July/August 2012 Issue • Volume 40 • Issue 6

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ASA Forum for Public Discussion and Debate

On Diversity in Religious Studies

I was extremely disappointed by the response (April 2012) to Christian Smith’s March Footnotes ASA Forum piece. The response missed the point of the original letter. Smith called attention to the disrespect of some sociologists toward the general topic of sociology of religion. His appeal was to take religion more seriously and to respect the professionalism and views of researchers working in the field of sociology of religion.

asa forum

As Editor of the Christian Sociologist Newsletter, I have personally received many letters from sociology students relating how they were belittled in class or forced to listen to a harangue by a professor on why he personally abhors religion. They ask, “How can professors can get away with venting their hatred when, if they spoke similarly about Gay Rights, they would be ostracized?” Frankly, I have no response.

It is unfortunate that members of our organization feel no compunction in proclaiming their belief in the irrelevance of religion in our society when religion, an aspect of our culture, is a major component of society. As our respondent admitted, religion, through Dr. King and others, has spearheaded the Civil Rights Movement and to this day African American churches remain vigilant that the momentum toward equality continues. Religious organizations arguably do more for the homeless than any other institution in America. And we know that the 2012 elections will be greatly influenced by religious belief. In fact, once knowing a voter’s belief system, whether Evangelical, Agnostic, Catholic, Black Protestant, Buddhist etc.. one could fairly accurately predict his/her views on the major issues and candidates. And some claim that religion is no longer relevant! Over 300 members of the ASA Section on the Sociology of Religion and the more than 500 subscribers, mostly ASA members, of the Christian Sociology Newsletter feel religion is very relevant in our modern world. I have been proud that sociologists have long been noted as champions of diversity. Our by-laws esteem diversity. Let’s keep it that way.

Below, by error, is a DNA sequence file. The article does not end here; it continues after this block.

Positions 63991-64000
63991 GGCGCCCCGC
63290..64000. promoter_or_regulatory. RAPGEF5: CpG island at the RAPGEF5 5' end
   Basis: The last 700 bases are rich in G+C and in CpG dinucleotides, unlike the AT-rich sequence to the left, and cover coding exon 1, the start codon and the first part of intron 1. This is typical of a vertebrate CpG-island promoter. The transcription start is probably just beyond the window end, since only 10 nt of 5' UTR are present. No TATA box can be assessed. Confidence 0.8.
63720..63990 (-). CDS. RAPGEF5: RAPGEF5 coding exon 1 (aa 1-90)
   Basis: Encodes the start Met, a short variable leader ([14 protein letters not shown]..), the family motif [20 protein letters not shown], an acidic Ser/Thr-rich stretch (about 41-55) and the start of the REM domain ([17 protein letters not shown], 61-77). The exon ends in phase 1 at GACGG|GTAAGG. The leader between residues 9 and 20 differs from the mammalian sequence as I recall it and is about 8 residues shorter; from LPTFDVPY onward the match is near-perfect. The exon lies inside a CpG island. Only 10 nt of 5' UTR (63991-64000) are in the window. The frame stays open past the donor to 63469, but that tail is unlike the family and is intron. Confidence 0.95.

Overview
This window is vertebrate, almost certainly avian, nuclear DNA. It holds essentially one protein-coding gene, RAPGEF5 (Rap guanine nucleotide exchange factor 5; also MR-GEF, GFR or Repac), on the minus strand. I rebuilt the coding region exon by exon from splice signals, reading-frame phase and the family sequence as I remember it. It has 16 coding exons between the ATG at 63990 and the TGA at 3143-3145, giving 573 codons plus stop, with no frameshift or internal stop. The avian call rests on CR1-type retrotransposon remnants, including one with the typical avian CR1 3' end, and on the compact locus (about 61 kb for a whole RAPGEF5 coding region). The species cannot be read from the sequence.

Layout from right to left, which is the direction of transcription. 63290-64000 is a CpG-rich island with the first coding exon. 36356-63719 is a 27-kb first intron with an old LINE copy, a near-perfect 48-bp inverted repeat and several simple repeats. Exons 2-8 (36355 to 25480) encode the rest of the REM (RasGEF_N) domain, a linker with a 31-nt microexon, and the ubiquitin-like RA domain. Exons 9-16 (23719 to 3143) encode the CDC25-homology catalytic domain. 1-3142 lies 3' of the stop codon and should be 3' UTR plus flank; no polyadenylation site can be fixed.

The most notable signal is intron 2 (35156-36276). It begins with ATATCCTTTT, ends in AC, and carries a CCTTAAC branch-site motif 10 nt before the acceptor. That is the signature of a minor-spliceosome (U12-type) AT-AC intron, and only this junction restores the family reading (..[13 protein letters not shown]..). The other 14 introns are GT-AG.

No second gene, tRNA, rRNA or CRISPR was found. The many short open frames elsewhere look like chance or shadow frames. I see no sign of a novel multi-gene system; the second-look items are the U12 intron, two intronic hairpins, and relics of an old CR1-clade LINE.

Paul Serwinek, Editor of Christian Sociologist Newsletter

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Response to “In Favor of Relevance”

I must thank Ryan Cragun for providing us an excellent illustration of exactly the kind of ignorance of which I wrote in my March 2012 issue of Footnotes. His assertion (April 2012 Footnotes) that religion matters little in social life and, when so, mostly in pernicious ways, is stunningly oblivious to the findings of decades of the best research that tells us otherwise. I can only interpret it as wishful thinking on his part. Cragun claims that religion has very little effect on health, for instance. But research shows that highly religious Americans live seven years longer than non-religious Americans, an effect on mortality equivalent to not smoking a pack of cigarettes per day (Robert Hummer, et al. 1999, “Religious Involvement and U.S. Mortality,” Demography). Such associations and the causal mechanisms that produce them have been demonstrated and well worked out for decades now, not merely in health but many other fields as well. Perhaps Cragun is not reading the research. Then again when religious effects are not found in studies, it is often because religion is poorly measured or analyzed by scholars who do not understand it adequately. In view of the mass of published evidence against Cragun’s view, one can only imagine that he simply does not want religion to matter. He is entitled to that view personally, but not as a sociologist. We are bound to deal with empirical reality, whatever it is, like it or not. As to Cragun’s view that religion is dying, I suggest he get out of his office and do some world traveling to open his eyes. And as to his insinuation that my own scholarship has a pro-religion bias, if anything, the public record stands that most everything I have published is in fact quite critical of religion in various ways. In short, Cragun is staking out a position that made sense in the 1950s but is out of touch with empirical reality today, and in that sense simply provides more evidence for my original point.

Christian Smith, University of Notre Dame

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Blazing Trails in Sociology

There is no way to express the pleasure I felt in reading Craig Schaar’s Emerita Profile on Essie Rutledge in the April 2012 Footnotes. As one who came after Essie yet before the larger number of African American women in sociology, I am deeply indebted to the large footsteps she left. I came into the discipline as a graduate student just as Essie and others were forming the Black Caucus in Sociology. When I went to Atlanta University to direct research for the School of Social Work (the first such school for African Americans in the United States and a legacy graduate Historically Black University), I met another Black female sociologist—Anna Grant.